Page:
Health Highlights: Aug. 28, 2016
Singapore Reports 40 cases of Local Zika Infection No Olympics-Linked Zika Cases: WHO Mylan Won't Lower EpiPen Price No Hospital Bills for Pulse Nightclub Shooting Survivors Spiked Heroin Suspected in Rash of Overdoses in Indiana and Ohio
Here are some of the latest health and medical news developments, compiled by the editors of HealthDay:
Singapore Reports 40 cases of Local Zika Infection
More than 40 cases of local Zika infection have occurred in Singapore, officials there reported Sunday.
Singapore's first Zika infection was reported in May, by a man who had traveled to Brazil, the Associated Press reported.
Most of the 41 who were infected with Zika have recovered from their illness, with only seven still in the hospital, the wire service said.
No Olympics-Linked Zika Cases: WHO
There have been no confirmed cases of Zika infection in anyone linked with the Rio Olympics, the World Health Organization said Thursday.
Before the games, some experts expressed concerns that the huge event might result in a faster-than-normal spread of the virus because some of the large numbers of foreign athletes and visitors might carry Zika back home, the Associated Press reported.
Mosquitoes are the main way people get infected, but Zika can also be spread through sex.
The recent Zika epidemic began in Brazil. The virus has been linked to brain-related birth defects in babies and nervous system disorders in some adults, the AP reported.
Mylan Won't Lower EpiPen Price
Despite intense criticism, the maker of EpiPens says it won't lower the high price of the potentially lifesaving device, but offered patients more help to pay for the product.
EpiPens are used to treat people with a severe allergic reaction, but the $608 price tag has put it out of reach of some patients.
Instead of lowering the price, EpiPen maker Mylan doubled the limit for eligibility for its patient assistance program and will offer $300 co-pay cards, up from the current $100 per-prescription savings, the Associated Press reported.
The announcement did not ease the outcries from politicians and consumer groups who accuse Mylan of price-gouging on such a critical treatment.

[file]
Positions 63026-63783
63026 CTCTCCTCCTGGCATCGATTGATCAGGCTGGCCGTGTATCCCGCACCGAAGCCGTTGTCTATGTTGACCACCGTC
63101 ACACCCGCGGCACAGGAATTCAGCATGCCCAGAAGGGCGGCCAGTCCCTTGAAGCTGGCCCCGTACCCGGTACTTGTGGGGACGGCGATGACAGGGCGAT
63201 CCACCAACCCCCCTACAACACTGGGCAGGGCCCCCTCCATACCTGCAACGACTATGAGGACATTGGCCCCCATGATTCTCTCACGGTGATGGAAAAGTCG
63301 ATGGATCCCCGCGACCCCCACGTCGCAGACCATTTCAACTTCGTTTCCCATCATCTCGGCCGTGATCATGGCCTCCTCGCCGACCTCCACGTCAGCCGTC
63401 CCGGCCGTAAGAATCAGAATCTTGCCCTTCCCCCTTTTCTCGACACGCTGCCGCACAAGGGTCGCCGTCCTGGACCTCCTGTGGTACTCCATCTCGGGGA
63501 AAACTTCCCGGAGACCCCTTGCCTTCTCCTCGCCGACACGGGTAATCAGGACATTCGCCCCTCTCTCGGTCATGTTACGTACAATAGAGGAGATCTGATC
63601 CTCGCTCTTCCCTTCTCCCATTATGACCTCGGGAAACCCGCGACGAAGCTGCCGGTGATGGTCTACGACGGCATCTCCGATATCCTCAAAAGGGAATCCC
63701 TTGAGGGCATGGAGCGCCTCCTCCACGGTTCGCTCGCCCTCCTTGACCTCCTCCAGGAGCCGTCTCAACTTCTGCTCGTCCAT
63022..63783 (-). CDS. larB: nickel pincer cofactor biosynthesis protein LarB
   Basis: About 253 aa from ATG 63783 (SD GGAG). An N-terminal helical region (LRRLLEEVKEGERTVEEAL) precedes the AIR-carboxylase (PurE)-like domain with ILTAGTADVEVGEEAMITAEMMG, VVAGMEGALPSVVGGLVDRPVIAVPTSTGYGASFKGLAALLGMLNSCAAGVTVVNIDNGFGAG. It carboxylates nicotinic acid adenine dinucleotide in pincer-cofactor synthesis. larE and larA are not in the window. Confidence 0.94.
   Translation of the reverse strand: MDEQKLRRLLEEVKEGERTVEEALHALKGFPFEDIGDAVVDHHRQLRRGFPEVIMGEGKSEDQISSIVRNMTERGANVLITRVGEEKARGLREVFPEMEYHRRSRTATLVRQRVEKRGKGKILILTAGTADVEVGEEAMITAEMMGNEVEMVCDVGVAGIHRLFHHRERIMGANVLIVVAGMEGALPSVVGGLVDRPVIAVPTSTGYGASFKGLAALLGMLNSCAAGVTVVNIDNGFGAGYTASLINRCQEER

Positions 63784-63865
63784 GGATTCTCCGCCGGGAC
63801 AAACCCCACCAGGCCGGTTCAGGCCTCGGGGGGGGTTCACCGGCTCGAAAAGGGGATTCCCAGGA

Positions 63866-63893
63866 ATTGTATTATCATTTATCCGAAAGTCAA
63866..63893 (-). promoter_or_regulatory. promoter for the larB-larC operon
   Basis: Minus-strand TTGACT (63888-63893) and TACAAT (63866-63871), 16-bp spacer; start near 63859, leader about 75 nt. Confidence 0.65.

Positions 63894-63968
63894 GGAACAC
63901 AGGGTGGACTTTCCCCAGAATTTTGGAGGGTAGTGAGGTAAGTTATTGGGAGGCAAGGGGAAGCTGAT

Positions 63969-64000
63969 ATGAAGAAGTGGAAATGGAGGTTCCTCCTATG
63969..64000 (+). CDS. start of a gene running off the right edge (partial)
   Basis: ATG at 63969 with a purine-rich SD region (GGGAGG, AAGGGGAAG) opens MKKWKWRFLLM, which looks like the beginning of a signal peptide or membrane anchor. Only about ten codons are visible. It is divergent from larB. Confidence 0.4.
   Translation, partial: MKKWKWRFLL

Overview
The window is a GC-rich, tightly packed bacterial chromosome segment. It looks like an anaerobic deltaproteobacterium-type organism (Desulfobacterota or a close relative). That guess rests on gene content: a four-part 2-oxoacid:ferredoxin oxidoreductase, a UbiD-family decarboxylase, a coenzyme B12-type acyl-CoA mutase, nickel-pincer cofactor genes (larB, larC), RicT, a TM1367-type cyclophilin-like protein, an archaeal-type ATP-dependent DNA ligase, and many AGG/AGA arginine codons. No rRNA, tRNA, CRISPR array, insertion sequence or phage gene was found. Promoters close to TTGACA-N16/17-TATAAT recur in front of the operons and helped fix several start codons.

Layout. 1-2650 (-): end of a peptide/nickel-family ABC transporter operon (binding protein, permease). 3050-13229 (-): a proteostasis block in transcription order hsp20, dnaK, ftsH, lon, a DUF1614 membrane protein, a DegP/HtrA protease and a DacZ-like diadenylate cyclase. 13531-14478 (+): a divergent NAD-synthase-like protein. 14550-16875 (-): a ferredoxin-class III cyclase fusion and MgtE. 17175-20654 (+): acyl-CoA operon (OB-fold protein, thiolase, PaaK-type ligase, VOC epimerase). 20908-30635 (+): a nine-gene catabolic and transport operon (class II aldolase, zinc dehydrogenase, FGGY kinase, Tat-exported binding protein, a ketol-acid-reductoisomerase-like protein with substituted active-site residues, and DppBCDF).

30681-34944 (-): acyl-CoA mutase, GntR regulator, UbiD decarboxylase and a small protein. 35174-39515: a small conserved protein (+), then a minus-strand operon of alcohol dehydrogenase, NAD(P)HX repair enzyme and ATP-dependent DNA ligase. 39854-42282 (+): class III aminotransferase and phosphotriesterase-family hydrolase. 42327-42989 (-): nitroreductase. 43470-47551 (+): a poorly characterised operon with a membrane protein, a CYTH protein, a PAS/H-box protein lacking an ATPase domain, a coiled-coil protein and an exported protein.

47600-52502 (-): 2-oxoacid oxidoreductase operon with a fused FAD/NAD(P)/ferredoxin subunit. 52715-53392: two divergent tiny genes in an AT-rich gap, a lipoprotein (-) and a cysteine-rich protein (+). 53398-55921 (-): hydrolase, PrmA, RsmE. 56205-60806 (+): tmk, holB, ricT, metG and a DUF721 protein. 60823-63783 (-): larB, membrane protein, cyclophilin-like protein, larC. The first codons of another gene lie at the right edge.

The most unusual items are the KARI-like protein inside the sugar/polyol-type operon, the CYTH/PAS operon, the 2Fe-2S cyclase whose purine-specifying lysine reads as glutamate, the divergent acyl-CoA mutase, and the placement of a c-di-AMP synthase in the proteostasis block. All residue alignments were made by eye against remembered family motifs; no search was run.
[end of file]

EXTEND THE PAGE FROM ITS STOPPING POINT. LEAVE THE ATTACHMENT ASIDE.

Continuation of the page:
Insurers, employers and taxpayers will still foot most of the cost for EpiPens, leading to higher health insurance premiums and adding to the country's increasing health care costs, critics say.
"Everybody suffers, except the Mylan investors," Sabrina Corlette of Georgetown University's Health Policy Institute, told the AP.
No Hospital Bills for Pulse Nightclub Shooting Survivors
The survivors of the Pulse nightclub shooting in Orlando, Florida will not have to pay for their hospital care.
One hospital said it would not bill for any treatment provided to the victims, and Orlando Regional Medical Center said it would seek payment from other sources, such as insurance plans and a victims fund established by city officials, the Washington Post reported.
"Total unreimbursed costs" could be more than $5 million, authorities say.
"Orlando Health has not sent any hospital or medical bills directly to Pulse patients and we don't intend to pursue reimbursement of medical costs from them," according to a statement from Orlando Health.
It's the nonprofit health-care network that operates Orlando Regional, where most of the shooting victims were treated, the Post reported.
Spiked Heroin Suspected in Rash of Overdoses in Indiana and Ohio
Spiked heroin is suspected of causing more than 75 overdoses in Indiana and Ohio since last Friday.
There were more than 30 overdoses in Cincinnati last weekend, with 33 more overdoses-- including one death-- in the city since Tuesday. Authorities responded to 14 overdoses -- including one death -- late Tuesday and early Wednesday in Jennings County, Ind., USA Today reported.
Officials are trying to determine if a specific batch of heroin was tainted or cut with something that caused the overdoses.
Authorities suspect the heroin was laced with fentanyl, a powerful painkiller used to treat patients recovering after surgery, USA Today reported. Fentanyl is 50 times more powerful than heroin, according to the Drug Enforcement Administration.